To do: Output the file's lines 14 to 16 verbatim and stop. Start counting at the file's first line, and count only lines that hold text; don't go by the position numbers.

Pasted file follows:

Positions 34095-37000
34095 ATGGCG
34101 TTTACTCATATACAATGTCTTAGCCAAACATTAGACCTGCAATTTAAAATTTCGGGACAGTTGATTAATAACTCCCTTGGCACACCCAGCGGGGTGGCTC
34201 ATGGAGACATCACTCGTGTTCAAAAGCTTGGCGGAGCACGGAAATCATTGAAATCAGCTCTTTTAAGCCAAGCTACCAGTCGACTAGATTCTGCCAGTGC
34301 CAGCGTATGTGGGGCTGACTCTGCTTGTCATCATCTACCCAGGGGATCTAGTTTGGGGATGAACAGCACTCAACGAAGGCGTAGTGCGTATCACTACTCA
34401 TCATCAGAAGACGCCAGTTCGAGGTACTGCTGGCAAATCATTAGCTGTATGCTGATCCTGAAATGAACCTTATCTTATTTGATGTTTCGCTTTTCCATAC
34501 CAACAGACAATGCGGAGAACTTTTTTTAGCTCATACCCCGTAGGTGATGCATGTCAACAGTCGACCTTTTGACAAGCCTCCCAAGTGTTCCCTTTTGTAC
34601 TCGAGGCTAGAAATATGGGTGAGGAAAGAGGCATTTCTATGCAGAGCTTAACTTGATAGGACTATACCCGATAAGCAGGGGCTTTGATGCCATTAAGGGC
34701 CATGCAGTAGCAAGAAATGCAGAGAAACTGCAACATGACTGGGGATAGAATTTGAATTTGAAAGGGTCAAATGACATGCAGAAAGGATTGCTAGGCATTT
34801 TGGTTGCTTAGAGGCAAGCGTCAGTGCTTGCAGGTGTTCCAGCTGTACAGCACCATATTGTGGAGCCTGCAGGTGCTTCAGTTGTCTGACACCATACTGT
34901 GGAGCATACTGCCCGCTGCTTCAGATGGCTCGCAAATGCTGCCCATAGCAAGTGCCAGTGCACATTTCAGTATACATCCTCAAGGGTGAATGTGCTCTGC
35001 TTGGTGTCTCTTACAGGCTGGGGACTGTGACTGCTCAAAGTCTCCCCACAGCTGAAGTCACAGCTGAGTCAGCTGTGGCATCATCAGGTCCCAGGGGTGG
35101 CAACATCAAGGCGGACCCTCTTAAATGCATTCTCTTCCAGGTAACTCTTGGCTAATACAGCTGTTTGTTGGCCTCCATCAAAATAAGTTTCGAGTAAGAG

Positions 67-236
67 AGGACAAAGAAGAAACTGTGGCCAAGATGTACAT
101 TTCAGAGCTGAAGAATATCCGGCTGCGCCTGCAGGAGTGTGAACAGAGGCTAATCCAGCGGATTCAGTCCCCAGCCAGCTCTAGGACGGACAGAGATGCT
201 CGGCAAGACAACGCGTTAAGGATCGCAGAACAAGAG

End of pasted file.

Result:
Positions 67-236
67 AGGACAAAGAAGAAACTGTGGCCAAGATGTACAT
101 TTCAGAGCTGAAGAATATCCGGCTGCGCCTGCAGGAGTGTGAACAGAGGCTAATCCAGCGGATTCAGTCCCCAGCCAGCTCTAGGACGGACAGAGATGCT